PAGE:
WCHS Students Learn About their Local Watershed

Wednesday, September 2, 2015 - 1:08pm


Last week, over 600 Warsaw High School freshmen traded their books and pencils for life vests and paddles to venture through Grassy Creek as part of the eighth annual “Water Drop.”

The program, which is made possible by the Kosciusko County Soil and Water Conservation District (SWCD), the Tippecanoe Watershed Foundation, Warsaw Community High School, and many other partners aims to educate students about their watershed, and foster a relationship between them and nature. Many of the students had never been on a boat, and hardly any had ever been though a wetland like Grassy Creek.

As each bright blue raft navigated through the meandering creek, boat captains/instructors identified both native and exotic-invasive plants, wildlife, and mussels that lived in the fragile ecosystem surrounding them. 

The rafts made a pit stop for water-quality experiments halfway through the adventure. The students took scientific samples, and discussed factors such as phosphorus levels, dissolved oxygen and the temperature of the water. Combined, these three factors provide a good indication of the creek’s ability to sustain good aquatic life.  There was also a lesson on teamwork, as the students quickly discovered the importance of paddling as a team in order to reach the end.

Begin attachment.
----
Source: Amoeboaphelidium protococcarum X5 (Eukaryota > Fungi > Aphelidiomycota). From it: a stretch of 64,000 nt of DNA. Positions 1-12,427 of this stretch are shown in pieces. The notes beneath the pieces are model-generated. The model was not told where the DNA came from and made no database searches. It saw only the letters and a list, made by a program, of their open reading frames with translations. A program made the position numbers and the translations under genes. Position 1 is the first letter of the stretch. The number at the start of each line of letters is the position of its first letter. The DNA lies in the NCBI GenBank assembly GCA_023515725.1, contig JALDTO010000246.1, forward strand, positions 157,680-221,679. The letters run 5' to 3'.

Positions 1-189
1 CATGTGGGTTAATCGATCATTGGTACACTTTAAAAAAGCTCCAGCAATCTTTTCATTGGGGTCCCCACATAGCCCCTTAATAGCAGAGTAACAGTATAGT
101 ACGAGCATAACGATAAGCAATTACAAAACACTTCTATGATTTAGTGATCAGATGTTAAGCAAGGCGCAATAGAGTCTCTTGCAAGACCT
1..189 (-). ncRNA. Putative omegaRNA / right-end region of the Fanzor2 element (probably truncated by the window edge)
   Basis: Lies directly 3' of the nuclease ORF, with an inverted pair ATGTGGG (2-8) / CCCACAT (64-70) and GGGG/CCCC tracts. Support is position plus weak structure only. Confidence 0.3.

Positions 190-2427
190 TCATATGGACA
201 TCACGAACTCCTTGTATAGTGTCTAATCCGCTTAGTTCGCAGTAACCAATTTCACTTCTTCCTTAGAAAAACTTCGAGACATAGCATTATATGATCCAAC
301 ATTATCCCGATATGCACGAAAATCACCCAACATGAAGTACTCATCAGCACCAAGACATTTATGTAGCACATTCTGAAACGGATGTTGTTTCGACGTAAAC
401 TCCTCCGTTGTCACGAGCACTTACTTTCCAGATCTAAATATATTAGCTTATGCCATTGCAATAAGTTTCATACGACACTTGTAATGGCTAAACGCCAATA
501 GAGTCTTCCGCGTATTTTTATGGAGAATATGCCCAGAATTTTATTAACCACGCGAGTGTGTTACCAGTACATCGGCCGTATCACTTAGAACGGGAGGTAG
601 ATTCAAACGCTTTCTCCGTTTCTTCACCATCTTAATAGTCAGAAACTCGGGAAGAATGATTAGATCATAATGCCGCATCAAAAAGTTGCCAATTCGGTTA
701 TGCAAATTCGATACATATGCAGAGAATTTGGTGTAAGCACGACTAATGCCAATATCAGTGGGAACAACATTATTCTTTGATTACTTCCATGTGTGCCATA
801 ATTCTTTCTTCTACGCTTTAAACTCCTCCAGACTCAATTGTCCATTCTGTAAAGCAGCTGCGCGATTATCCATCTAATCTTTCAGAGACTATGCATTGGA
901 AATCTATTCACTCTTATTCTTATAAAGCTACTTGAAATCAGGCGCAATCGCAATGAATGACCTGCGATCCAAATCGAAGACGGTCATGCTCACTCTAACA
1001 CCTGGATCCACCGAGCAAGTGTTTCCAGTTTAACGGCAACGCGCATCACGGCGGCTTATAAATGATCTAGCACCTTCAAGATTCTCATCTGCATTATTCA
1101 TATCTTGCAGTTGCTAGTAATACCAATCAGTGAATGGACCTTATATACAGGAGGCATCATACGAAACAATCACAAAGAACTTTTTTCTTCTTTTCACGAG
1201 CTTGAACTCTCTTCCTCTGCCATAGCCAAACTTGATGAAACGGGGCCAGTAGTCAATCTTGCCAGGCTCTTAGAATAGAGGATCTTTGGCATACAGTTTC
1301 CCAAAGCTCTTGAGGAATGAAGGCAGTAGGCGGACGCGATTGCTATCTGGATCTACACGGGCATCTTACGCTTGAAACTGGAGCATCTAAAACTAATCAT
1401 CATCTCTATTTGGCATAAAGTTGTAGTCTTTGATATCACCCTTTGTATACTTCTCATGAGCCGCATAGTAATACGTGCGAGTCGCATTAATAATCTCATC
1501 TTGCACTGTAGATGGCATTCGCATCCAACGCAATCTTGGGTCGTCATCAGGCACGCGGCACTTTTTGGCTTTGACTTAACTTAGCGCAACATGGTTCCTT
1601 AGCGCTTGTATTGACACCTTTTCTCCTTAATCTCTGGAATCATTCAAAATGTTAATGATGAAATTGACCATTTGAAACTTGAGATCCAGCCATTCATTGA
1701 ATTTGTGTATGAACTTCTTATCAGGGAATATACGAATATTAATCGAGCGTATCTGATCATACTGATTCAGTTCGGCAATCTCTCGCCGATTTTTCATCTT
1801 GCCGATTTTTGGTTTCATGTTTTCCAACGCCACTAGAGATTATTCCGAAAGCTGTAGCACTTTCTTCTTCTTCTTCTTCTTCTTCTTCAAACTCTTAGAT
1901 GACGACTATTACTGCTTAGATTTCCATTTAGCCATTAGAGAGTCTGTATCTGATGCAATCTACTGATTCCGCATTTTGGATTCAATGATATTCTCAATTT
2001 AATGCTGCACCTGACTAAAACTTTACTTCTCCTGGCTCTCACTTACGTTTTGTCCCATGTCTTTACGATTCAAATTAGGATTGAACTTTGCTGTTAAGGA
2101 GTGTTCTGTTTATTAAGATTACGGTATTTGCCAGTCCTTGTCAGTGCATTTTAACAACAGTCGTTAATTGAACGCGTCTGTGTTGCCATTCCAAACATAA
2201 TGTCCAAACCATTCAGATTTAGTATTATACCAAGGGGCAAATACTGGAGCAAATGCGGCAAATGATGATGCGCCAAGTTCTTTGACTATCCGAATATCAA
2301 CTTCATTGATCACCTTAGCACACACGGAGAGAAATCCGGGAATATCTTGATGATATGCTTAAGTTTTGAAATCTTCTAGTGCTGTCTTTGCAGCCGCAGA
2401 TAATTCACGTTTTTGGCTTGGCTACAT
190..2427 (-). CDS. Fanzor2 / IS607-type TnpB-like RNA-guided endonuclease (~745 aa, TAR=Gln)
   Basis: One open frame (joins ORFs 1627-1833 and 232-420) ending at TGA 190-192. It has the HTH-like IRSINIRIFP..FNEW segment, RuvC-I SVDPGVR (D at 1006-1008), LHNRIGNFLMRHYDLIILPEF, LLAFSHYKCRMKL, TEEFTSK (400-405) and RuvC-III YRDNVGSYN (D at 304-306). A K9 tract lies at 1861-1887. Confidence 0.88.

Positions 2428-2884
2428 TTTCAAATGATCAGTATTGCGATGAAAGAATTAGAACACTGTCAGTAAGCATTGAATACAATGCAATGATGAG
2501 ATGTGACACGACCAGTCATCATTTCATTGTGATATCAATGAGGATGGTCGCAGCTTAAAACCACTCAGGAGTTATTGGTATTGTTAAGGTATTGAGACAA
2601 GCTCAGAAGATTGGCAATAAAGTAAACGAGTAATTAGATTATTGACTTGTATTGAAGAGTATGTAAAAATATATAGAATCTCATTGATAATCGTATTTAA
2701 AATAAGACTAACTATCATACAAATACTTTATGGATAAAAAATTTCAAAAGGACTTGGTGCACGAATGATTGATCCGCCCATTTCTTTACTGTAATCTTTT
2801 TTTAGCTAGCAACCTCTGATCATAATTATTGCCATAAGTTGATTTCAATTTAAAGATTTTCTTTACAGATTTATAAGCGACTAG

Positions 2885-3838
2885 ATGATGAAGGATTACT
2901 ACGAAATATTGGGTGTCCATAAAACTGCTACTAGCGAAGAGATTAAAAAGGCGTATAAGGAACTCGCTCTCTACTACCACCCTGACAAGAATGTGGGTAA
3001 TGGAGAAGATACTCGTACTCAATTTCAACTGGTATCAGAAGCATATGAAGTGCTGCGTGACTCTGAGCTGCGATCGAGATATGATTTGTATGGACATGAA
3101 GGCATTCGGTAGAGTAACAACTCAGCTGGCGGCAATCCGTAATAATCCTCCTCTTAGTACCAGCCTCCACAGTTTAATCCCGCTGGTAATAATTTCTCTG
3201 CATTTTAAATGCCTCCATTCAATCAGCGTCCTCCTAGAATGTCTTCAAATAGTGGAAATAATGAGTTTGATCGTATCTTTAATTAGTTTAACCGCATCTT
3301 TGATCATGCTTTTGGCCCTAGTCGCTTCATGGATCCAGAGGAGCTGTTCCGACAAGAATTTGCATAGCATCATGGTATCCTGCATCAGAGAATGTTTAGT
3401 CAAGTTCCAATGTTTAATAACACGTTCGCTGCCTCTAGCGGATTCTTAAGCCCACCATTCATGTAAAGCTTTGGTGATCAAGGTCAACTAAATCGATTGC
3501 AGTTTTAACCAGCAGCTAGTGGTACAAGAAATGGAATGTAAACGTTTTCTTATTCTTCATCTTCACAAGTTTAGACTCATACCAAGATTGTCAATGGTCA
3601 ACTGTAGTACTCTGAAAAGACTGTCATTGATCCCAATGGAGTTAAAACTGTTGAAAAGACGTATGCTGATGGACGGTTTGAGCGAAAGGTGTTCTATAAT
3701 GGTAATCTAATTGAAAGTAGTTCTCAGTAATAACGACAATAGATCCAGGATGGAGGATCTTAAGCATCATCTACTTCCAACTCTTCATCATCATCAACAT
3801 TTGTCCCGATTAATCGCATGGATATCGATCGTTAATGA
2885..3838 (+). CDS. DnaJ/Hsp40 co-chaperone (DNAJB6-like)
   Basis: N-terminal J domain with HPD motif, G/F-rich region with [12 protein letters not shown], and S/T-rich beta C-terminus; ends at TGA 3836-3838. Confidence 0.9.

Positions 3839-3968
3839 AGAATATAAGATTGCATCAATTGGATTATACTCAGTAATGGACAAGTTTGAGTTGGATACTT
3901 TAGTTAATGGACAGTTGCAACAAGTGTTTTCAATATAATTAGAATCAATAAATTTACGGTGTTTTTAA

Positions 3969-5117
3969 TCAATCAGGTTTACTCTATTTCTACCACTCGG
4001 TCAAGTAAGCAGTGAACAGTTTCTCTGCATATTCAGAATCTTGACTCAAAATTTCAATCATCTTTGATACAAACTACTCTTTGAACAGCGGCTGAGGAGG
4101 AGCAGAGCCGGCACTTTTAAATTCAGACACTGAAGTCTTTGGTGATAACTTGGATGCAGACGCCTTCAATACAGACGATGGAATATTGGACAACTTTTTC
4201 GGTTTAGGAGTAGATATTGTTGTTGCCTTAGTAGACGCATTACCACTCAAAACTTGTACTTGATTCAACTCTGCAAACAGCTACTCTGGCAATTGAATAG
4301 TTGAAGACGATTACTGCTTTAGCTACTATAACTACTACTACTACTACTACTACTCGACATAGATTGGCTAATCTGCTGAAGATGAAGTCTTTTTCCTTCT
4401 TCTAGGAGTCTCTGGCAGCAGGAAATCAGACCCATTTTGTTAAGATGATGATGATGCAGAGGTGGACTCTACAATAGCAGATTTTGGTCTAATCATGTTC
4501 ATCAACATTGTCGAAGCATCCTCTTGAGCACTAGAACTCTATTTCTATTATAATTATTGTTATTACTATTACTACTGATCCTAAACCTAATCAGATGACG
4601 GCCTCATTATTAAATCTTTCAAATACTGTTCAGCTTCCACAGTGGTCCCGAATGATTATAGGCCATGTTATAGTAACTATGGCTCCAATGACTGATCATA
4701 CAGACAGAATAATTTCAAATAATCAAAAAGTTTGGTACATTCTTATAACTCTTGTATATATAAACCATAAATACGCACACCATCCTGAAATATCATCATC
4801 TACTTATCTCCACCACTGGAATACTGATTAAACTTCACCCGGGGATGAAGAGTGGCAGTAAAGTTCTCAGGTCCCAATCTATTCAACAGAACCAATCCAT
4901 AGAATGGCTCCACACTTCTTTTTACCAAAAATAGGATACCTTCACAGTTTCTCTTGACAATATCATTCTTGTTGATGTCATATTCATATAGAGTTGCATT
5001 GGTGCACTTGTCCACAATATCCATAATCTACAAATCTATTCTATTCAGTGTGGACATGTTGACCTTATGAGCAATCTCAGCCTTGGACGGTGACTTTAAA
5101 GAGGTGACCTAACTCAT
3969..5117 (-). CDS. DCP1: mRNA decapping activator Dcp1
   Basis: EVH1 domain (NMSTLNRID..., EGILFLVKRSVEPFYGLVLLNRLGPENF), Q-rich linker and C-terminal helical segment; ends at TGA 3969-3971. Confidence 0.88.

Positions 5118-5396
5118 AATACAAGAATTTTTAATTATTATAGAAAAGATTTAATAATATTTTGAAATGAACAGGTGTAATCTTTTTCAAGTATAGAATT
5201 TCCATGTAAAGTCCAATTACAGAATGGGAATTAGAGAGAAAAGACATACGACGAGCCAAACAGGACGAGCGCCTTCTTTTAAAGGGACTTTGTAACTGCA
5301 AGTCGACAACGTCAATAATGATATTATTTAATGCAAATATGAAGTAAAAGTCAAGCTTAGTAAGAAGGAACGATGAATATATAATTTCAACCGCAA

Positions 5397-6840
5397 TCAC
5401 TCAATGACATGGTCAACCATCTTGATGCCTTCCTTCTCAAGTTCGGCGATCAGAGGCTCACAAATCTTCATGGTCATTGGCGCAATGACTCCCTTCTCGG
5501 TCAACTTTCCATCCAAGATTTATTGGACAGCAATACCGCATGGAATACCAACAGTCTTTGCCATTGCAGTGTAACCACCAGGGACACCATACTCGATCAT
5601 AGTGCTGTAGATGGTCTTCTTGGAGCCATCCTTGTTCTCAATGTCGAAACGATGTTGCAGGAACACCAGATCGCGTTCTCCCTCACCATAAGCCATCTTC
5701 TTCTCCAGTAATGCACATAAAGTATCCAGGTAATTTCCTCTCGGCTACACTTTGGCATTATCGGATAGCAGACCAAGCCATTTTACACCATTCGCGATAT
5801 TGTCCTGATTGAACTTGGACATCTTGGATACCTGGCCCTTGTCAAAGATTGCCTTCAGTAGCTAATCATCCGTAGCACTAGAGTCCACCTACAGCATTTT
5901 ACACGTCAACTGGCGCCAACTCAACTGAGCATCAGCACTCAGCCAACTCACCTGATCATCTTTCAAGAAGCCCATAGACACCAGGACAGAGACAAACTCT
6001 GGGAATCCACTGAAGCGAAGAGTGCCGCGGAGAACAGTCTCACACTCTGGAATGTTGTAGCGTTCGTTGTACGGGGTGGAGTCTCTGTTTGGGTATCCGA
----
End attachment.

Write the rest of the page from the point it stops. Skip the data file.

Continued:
Tired and wet students made their way to Pie-Eyed Petey’s Marina, where an armada of pontoon boats captained by Lake Tippecanoe Property Owner’s Association members met them. On the ride over, the students also took a Secchi Disk reading to better understand water clarity and the effects of sedimentation on aquatic life.

Eager volunteers greeted the students upon their arrival at the YMCA Camp Crosley Teen Village on James Lake (or Little Tippy) for lunch and additional lessons in teamwork and water quality.

The day culminated with a watershed activity that demonstrated how small pollutants on land had the potential for impacting water quality. The students built their own community on a tarp and watched as the water picked up pollutants on the land and collected in dirty puddles.  As the student’s day ended, each should have left knowing that they live on a very fragile watershed.  The environmental decisions that they and their generation make will impact the many Grassy Creeks in this country. 

“This was another great year for the Water Drop program,” said Darci Zolman, Program Director for the SWCD. “This program is such an effective way to educate tomorrow’s decision makers about the resources in our community and the feedback we get is very positive.  The Kosciusko County Soil and Water Conservation District is so appreciative of all of the partners this project brings together to make this such a successful program.”

 More than 70 volunteers and 15 sponsoring organizations came together to support this week-long innovative educational expedition.